Criticism came swiftly. William Kristol, a former chief of staff to Vice President Dan Quayle who went on to serve as the editor of The Weekly Standard, a conservative magazine, and who has emerged as one of Mr. Trump’s most prominent Republican critics, wrote on Twitter: “It’s no longer the Republican party. It’s a Trump cult.”
The Republicans, in 2020, for the first time, have no platform. Instead: « RESOLVED, That the Republican Party has and will continue to enthusiastically support the President’s America-first agenda. » It’s no longer the Republican party. It’s a Trump cult.https://t.co/BATeUiXRYu
Party platforms are nonbinding documents that tend to lay out policy positions and principles. A new Republican Party platform would have been instructive at a moment when Mr. Trump has broken with party orthodoxy on a host of issues, including his opposition to free trade agreements; a foreign policy that has attempted to forge closer ties with Russia even as he has antagonized longstanding European allies; and a fiscal policy under which deficits were rising even before the pandemic forced more federal spending.
The Republican National Committee said that it was forgoing a new platform because fewer people were attending the convention this year because of coronavirus restrictions, and it “did not want a small contingent of delegates formulating a new platform without the breadth of perspectives within the ever-growing Republican movement.” The Democrats, who held their convention remotely, nonetheless adopted a new platform last week.
On Sunday, Mr. Trump released a list of broad statements about his agenda for a second term, under the heading “President Trump: Fighting for You!” They included promises of millions of new jobs, a vow to “hold China fully accountable for allowing the virus to spread around the world” and a “return to normal in 2021.”
Four years ago, President Trump accepted the Republican presidential nomination in Cleveland over persistent opposition within his own party. There was a hopeless, last-minute effort to battle his nomination on the convention floor. There was Senator Ted Cruz’s admonition to voters to “vote your conscience,” in lieu of a call for party unity. There was Gov. John Kasich — the chief executive of the host state — declining to attend.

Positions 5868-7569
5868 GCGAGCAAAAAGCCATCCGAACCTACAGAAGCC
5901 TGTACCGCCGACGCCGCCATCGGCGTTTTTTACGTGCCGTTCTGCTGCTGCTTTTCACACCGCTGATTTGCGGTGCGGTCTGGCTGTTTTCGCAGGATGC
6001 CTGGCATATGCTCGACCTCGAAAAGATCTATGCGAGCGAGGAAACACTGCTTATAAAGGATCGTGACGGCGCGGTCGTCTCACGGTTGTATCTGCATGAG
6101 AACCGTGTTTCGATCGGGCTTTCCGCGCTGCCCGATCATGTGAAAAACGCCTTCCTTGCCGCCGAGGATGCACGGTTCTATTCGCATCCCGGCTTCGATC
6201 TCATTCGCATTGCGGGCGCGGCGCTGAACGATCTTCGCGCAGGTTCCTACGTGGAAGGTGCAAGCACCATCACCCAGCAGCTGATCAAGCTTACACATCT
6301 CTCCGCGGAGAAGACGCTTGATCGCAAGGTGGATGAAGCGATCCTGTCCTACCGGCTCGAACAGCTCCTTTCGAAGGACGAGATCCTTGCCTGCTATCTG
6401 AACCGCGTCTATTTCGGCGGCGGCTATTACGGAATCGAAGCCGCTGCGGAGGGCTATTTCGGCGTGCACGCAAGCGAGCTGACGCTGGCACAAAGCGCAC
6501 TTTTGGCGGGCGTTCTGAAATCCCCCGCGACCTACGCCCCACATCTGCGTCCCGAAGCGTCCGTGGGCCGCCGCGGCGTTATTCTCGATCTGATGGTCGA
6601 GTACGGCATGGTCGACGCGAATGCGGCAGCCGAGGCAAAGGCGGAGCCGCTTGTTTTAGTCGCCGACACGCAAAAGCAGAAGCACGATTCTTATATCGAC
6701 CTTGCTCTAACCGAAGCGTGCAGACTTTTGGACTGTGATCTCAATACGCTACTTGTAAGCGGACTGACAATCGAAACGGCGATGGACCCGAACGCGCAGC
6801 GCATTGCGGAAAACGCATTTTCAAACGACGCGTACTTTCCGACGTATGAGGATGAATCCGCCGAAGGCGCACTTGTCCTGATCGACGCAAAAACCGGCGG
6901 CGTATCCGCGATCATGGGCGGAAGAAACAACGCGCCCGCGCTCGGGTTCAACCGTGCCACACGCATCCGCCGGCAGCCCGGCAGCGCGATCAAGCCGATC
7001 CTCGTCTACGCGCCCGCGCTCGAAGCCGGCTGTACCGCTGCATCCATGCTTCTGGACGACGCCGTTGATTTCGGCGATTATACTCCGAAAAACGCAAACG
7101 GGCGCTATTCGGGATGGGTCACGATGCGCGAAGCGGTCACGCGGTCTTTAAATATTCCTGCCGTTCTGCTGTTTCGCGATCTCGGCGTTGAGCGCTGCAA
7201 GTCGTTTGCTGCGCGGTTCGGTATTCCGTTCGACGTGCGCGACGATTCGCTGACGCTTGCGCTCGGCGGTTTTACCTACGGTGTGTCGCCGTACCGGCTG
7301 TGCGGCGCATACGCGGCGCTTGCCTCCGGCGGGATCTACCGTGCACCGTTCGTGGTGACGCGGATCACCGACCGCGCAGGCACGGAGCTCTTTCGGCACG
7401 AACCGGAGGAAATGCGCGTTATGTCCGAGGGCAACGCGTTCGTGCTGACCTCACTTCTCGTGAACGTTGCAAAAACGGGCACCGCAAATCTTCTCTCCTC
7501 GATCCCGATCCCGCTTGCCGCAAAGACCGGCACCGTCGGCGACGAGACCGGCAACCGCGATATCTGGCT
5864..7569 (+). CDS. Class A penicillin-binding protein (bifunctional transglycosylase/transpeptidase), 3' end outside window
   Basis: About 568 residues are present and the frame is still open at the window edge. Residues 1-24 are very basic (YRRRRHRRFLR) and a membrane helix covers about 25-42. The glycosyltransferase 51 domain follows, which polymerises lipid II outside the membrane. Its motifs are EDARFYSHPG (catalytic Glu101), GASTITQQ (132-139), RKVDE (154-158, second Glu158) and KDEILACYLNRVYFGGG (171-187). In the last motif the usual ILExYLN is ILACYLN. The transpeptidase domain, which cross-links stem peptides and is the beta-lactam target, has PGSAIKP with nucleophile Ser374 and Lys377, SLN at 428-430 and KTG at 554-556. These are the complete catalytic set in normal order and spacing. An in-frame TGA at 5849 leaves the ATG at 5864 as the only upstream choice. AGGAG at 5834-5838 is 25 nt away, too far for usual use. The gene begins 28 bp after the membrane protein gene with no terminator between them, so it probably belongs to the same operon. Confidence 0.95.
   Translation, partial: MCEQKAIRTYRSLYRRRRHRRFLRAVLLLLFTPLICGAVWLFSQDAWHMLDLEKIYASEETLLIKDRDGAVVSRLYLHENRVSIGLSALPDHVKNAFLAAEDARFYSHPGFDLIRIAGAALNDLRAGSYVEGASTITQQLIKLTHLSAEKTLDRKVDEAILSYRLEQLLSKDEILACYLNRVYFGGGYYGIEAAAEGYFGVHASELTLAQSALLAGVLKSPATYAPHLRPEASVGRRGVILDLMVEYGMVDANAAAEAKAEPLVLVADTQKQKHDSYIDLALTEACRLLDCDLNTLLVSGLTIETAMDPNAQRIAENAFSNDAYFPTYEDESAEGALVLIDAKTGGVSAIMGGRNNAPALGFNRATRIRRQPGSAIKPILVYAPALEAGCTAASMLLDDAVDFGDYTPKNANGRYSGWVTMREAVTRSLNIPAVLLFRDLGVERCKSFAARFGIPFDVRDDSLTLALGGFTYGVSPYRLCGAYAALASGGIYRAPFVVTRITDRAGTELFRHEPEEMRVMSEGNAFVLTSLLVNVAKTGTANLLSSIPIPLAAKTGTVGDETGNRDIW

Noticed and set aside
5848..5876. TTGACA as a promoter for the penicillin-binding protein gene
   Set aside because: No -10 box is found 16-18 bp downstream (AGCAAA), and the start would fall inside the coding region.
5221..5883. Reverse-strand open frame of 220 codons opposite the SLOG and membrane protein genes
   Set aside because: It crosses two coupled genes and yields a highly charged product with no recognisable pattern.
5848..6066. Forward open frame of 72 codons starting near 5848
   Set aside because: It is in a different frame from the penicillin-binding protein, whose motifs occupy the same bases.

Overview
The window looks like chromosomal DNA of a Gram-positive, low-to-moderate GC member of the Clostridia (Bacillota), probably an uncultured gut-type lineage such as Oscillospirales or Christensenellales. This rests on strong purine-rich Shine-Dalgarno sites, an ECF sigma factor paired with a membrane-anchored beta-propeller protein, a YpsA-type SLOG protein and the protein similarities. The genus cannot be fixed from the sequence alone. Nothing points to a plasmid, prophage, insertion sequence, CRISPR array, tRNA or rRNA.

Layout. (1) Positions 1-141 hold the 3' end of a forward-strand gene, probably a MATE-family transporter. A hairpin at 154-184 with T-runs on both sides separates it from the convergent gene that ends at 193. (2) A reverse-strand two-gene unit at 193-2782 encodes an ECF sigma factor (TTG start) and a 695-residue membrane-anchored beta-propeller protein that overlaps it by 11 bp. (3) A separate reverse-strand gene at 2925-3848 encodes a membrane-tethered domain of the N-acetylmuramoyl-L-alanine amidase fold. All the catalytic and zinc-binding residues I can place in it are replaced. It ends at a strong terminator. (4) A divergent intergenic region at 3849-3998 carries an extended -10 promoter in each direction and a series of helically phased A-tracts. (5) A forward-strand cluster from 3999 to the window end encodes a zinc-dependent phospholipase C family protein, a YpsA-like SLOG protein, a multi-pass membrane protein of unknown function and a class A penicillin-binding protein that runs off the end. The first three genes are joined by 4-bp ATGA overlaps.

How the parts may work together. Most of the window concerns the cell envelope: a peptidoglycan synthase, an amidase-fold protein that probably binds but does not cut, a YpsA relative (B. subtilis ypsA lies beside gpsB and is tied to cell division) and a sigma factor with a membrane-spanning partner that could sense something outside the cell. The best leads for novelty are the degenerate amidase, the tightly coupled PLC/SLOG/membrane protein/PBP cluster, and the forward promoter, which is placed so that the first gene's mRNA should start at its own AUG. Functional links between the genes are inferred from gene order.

Today, Mr. Trump will be renominated for a second term as president with no meaningful opposition within his party. His advisers have promised the Republican convention will make a variety of appeals to voters about the economy, national security and law enforcement. But one message is clear from the start: This is Mr. Trump’s party now.
There is much that remains uncertain about the Republican National Convention, including how exactly organizers intend to focus its message. Mr. Trump and his team have criticized the Democratic convention last week as too downbeat and promised a more optimistic set of speeches this week, even as Mr. Trump has delivered some of his bleakest, most caustic and divisive stump speeches in recent days.
But what is certain is that Mr. Trump, his family and his loyalists will dominate the week. The president himself is expected to make an appearance all four nights of the convention, and given his thirst for media attention, it may not be in the same understated manner as Joseph R. Biden Jr.’s cameo appearances last week. The rest of the announced speakers are all reliable Trump lieutenants, from Gov. Kristi Noem of South Dakota, who recently hosted the president at Mount Rushmore, to Nikki Haley, the former United Nations ambassador who has been a reliable pro-Trump surrogate on television and social media.
The kickoff night features both Donald Trump Jr. and Kimberly Guilfoyle, the conservative media personality who is his girlfriend, as well as Mark and Patricia McCloskey, the St. Louis couple who brandished firearms at Black protesters and were charged with unlawful use of firearms.
If four years ago the convention was a test of whether Republicans could unite for the general election, this year the party is confronting a different question: With Mr. Trump firmly in charge and also clearly trailing his Democratic challenger, can his version of the Republican Party’s message reach voters who do not support him already?
Republican National Committee members and delegates gathered inside the Charlotte Convention Center Monday morning for their roll call to renominate President Trump.
Despite a statewide mask mandate, many of the delegates gathering were not wearing masks indoors. Members of the Hawaii delegation posed for pictures with their arms around each other and no face masks on. Everyone participating is being tested for the coronavirus every day.
The daily programming for the convention begins at 9 a.m. Eastern time Monday through Thursday but, as with the Democratic convention, the big speeches will happen at night.